A business owner who sought to open a marijuana business has headed to court over Gloucester's denial of a host community agreement.
Hooligans Enterprises LLC, a corporation formed by Mark Guinane of Manchester, had sought to open a retail marijuana business at the Gloucester Crossing shopping center.
Guinane first filed a preliminary application with the state's Cannabis Control Commission in 2018. City officials said at the time that they wouldn't consider a host community agreement, or HCA, until after Guinane found a location and held a community forum.
In their complaint filed in Salem Superior Court last week, Guinane's lawyer says Hooligans met all of the requirements laid out under the law and by the city, submitting a 120-page application in March, holding a community forum in May (after being forced by the pandemic to reschedule it from March), and following up on the city's requests for additional information regarding traffic, security and financing.
On Oct. 26, in a letter from city attorney Charles "Chip" Payson, Guinane learned that the city had denied a request to enter into an HCA "on any terms."
No reason was given, but Payson, in his letter informing Guinane of the denial, pointed to a Superior Court ruling in a similar challenge by Mederi Inc., a business seeking an HCA to open in Salem.
That ruling concluded that local communities were in the best position to determine the potential impact on a community in deciding whether to enter an HCA.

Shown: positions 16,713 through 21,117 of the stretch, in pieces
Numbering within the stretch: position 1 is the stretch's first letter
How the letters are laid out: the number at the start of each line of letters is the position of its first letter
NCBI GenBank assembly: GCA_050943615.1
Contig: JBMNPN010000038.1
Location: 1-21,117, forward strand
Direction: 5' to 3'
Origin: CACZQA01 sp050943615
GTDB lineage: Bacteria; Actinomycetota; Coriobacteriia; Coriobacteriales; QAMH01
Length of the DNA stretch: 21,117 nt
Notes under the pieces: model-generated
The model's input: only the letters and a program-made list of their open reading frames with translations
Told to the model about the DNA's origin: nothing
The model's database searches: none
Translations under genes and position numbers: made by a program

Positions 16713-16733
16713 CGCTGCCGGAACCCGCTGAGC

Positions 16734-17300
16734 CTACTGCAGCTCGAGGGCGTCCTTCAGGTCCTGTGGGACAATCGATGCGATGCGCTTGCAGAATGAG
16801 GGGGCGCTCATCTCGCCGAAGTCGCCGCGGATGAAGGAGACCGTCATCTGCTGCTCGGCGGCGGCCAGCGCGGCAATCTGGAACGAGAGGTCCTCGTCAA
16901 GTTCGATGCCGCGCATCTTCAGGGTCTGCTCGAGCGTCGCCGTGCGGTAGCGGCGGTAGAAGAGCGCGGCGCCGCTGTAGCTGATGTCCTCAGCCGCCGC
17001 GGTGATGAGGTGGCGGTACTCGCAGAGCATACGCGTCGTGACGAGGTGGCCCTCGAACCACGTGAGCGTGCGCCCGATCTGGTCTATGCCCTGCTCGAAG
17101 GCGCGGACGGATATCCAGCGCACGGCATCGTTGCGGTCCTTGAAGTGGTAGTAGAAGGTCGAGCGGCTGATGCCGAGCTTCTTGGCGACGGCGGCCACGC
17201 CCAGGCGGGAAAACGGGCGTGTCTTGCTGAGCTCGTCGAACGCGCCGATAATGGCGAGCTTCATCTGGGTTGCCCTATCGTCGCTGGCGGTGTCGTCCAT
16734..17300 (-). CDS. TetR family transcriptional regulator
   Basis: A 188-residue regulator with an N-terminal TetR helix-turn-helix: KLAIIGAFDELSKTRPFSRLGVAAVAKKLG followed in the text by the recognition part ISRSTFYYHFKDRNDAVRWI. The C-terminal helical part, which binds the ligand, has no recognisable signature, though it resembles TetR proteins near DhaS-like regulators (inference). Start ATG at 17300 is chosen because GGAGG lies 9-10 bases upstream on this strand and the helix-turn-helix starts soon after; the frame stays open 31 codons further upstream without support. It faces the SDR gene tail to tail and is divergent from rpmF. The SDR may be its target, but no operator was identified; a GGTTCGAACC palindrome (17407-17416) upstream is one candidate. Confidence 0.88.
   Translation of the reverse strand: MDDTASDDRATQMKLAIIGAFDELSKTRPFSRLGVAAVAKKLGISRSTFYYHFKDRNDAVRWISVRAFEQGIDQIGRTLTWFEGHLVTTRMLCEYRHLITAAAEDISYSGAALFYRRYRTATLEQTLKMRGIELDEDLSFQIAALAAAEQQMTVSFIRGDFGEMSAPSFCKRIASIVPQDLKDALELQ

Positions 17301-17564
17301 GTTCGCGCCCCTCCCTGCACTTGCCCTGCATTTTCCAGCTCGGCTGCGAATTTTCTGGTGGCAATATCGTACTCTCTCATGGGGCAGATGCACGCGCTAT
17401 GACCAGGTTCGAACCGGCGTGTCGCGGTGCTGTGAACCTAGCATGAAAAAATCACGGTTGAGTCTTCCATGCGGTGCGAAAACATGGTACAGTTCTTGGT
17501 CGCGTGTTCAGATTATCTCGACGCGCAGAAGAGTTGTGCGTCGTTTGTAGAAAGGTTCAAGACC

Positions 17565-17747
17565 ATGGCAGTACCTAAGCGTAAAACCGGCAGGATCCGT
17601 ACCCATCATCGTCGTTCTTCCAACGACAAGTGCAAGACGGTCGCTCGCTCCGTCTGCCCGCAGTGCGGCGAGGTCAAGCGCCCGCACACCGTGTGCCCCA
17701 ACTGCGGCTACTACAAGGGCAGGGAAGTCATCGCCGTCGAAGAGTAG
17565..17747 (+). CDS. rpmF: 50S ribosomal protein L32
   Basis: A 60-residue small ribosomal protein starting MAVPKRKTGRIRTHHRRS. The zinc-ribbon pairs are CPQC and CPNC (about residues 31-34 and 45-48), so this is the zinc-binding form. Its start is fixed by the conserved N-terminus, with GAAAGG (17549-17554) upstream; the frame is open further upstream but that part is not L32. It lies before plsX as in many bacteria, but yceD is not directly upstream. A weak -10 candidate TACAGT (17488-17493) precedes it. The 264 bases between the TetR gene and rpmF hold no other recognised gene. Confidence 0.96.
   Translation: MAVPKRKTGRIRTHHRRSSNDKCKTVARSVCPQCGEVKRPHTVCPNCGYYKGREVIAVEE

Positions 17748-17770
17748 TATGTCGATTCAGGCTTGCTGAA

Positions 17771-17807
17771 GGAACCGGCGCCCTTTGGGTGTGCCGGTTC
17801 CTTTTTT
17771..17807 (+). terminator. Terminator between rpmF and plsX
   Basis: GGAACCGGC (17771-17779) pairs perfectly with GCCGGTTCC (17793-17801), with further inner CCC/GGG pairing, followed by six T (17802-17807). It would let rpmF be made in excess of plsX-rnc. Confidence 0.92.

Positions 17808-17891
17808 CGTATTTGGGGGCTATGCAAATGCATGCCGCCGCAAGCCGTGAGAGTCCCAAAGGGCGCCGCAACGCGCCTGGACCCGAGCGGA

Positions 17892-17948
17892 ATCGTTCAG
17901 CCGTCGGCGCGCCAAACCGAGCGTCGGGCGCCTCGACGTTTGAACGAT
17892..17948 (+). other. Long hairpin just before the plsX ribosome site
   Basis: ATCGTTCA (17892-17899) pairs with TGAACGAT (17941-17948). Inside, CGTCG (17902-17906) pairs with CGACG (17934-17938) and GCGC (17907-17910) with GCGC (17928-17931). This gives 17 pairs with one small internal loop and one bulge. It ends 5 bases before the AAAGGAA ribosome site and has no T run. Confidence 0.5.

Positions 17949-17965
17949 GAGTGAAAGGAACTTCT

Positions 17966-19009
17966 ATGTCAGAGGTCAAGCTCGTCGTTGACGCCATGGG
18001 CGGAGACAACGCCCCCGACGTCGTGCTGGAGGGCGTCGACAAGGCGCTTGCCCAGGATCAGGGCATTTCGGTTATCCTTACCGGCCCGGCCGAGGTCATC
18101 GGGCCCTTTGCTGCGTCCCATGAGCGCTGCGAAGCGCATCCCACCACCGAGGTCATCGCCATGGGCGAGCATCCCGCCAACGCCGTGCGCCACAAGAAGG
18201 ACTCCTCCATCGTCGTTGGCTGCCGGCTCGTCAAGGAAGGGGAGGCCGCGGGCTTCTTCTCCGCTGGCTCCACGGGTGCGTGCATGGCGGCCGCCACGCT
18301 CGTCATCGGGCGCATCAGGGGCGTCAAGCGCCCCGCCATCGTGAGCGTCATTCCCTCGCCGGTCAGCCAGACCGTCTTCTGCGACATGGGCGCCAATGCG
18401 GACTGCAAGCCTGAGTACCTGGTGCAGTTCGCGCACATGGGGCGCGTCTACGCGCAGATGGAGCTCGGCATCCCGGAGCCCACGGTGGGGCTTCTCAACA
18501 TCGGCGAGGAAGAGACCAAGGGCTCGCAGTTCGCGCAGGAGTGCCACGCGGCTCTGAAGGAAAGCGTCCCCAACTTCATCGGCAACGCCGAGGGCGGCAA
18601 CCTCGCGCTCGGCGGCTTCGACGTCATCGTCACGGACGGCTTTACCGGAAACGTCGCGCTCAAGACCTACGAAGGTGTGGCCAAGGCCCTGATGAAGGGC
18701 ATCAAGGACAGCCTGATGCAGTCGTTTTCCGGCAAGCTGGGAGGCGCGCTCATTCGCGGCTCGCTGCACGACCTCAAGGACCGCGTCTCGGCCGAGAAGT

An appeal of the Mederi decision is scheduled to be heard by the Supreme Judicial Court in February. Lawyers for Mederi argue that the city is overstepping its authority and that it should be up to the Cannabis Control Commission to determine whether it receives a license.
Shawn McCormack, a lawyer with Davis, Malm and D'Agostine, who is representing Guinane and Hooligans, makes a similar argument in his complaint, arguing that Gloucester is overstepping the law and its authority.
McCormack said the issue is still not settled law. "I don't think it's clear that the enabling statute intended to give cities unfettered discretion to be the gatekeeper as to who can operate a retail establishment," he said.
McCormack also argues that the decision was arbitrary and capricious, noting that Hooligan;s complied with all of the city's requirements for traffic and security plans, and submitted documentation that it had adequate financial resources.
And, if the denial had something to do with what was presented at the community forum, McCormack argued, that's unfair, given that other applicants have been granted an HCA prior to a community forum. That amounts to holding Guinane and Hooligans to a different standard, he wrote in his pleadings.
Neither Mayor Sefatia Romeo Theken nor Payson responded to messages seeking comment Tuesday.
Courts reporter Julie Manganis can be reached at 978-338-2521, email@example.com or on Twitter at @SNJulieManganis.